To be absolutely perfect, maybe The Streak needed one final punch in the nose. Perhaps Roberto Hernandez’s clumsy feet and flying forearm have finally given Cal Ripken’s consecutive-game feat the only element it lacked: humanity.
Those who have called Ripken an Iron Man for the past 15 seasons have done his courage and determination a serious injustice. The person who has played in 2,239 consecutive games is not made out of iron or any other indestructible material. If some klutz loses his balance during the American League team photograph at the All-Star Game and accidentally belts Ripken in the face, his nose breaks, just like anybody else’s, and the blood gushes, too. The difference, of course, is that, 2 hours later, Ripken is still in the starting lineup and says, “I wouldn’t give it a second thought.”
Now, thanks to Hernandez, the world may finally sense how much those foul balls hurt when they smash into Ripken’s feet and how often the takeout slides at second base leave him bruised, not to mention the pain of all the fastballs that have nailed him since 1982. For that matter, perhaps all of us who have taken pleasure from Ripken’s play for so many years should take 1 minute to think of all the colds, household accidents and just-plain-rotten days that every human has in 15 years. Ripken’s body might not be made of iron, but some part of his personality must be.
“We were taking the team picture. Roberto stepped on the platform and it tilted. He threw his arm back to catch his balance and hit my nose. It was a pretty vicious backhand,” said Ripken, who was in the starting lineup less than 2 hours later, although with gauze stuffed up his nose. “He made it crooked and they popped it back in. … I don’t think it was ever that straight, but it’s straighter than it was a half-hour ago. I’ll probably have a couple of black eyes tomorrow.”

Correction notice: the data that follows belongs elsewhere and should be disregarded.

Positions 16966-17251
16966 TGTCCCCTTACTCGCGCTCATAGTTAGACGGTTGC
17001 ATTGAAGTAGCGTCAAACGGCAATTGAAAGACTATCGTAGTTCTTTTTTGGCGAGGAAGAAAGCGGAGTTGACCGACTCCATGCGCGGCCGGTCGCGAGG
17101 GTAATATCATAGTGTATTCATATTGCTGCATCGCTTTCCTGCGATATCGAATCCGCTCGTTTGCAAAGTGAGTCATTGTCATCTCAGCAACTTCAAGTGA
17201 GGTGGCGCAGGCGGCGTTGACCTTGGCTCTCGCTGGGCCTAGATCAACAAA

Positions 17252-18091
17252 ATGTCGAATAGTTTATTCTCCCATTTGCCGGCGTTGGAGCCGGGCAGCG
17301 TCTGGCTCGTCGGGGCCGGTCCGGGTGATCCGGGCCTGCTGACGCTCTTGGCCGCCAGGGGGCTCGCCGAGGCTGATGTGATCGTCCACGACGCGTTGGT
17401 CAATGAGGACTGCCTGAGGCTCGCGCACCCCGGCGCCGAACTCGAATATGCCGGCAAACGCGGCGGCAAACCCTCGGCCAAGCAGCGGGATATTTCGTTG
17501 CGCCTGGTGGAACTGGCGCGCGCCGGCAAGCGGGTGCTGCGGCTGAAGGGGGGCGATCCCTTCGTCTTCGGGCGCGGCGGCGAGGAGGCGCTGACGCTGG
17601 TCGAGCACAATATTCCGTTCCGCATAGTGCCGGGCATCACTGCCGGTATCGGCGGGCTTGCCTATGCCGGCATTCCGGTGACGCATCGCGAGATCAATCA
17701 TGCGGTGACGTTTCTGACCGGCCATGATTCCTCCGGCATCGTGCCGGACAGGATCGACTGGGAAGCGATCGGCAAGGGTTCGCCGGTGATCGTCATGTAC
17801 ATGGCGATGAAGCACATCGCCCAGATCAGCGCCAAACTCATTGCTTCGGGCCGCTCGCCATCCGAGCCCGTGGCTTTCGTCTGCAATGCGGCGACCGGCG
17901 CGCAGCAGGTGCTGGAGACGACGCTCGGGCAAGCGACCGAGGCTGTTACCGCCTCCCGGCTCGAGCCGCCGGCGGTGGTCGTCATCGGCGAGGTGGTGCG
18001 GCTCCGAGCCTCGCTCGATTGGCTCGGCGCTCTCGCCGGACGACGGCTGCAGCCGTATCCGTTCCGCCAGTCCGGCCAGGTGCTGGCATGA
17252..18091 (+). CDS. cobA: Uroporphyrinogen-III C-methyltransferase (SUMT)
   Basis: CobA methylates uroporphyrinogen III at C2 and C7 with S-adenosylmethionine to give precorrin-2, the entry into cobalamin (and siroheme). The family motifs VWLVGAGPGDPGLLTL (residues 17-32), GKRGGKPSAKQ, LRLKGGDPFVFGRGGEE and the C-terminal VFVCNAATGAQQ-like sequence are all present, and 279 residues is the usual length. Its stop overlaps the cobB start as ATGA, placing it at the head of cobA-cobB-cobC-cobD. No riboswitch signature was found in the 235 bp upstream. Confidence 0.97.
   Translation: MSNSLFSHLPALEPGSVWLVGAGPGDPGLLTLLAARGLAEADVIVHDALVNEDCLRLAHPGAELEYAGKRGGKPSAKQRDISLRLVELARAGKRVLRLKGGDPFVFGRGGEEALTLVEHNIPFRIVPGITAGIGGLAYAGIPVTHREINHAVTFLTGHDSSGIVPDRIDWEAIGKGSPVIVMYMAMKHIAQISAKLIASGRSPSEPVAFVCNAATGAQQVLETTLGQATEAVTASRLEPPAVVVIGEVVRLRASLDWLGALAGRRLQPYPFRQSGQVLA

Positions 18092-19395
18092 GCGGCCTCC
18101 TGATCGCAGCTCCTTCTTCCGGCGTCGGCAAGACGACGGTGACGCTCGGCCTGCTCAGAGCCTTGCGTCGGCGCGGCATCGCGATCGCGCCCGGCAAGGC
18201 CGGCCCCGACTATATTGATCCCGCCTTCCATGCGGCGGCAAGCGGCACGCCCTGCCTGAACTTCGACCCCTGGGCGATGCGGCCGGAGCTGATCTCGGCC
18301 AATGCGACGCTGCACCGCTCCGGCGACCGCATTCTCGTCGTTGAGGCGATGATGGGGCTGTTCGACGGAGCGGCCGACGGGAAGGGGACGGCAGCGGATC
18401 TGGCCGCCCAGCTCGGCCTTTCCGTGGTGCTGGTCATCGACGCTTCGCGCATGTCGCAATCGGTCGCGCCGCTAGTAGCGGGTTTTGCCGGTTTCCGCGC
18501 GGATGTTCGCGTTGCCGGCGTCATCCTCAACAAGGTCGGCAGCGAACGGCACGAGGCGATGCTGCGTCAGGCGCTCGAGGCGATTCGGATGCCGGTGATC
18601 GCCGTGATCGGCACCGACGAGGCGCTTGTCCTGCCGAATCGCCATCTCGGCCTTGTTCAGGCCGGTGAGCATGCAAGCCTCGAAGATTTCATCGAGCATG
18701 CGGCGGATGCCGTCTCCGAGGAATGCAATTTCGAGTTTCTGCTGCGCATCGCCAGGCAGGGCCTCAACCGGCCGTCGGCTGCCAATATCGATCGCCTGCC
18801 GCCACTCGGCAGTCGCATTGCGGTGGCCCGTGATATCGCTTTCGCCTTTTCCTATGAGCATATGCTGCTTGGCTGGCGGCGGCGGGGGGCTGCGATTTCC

Yes, it’s hard to believe, hard to grasp almost as The Streak itself, that Ripken suffered the first broken bone of his life. He wasn’t hit by a line drive during batting practice, although a thousand have whizzed past him over the years. A bad hop in infield practice didn’t jump up at his face, though countless stray rocks have tried to nail him over the years. He didn’t catch a spike in an old AstroTurf seam as he was practicing a double play.
No, Hernandez, who has thrown 98 mph fastballs just inches from Ripken for years, drilled him by accident. Of course, Hernandez could have rearranged the features of the player standing on his right - Joe Carter - and every baseball fan here in Philadelphia, remembering Mitch Williams’s last pitch of the 1993 World Series, would have cheered him for it. Instead, he became a footnote to All-Star history by toppling to his left.
“I’m glad it was my forearm and not my elbow because it would have been a lot worse if it was my elbow,” Hernandez said.
“I offered him my shirt to help stop the bleeding. … I got more nervous and panicky. Robbie (Alomar) and Brady (Anderson) offered to get me a bodyguard when I go to Baltimore. I said, ‘Get me the best, I’m going to need it.’ ” All of baseball, not just Hernandez, was relieved when Ripken returned to the field, traces of smeared blood on his upper lip, to take ground balls and a round of batting practice.
“Once he came (back) out, I said, ‘All right, the streak is still alive,”’ Hernandez said.
Actually, The Streak would have stayed alive whether Ripken had played in this game or not. The record is for consecutive regular season games and is not influenced by preseason, postseason or All-Star Games, just as a hitting streak could not end in an All-Star Game.
Ripken could not miss the irony of his being hurt in so tame an activity. “I play basketball in the off-season and it’s normal to get hit in the nose,” said Ripken. “This is the first time I’ve broken it, though it’s not the first time I’ve had it checked.”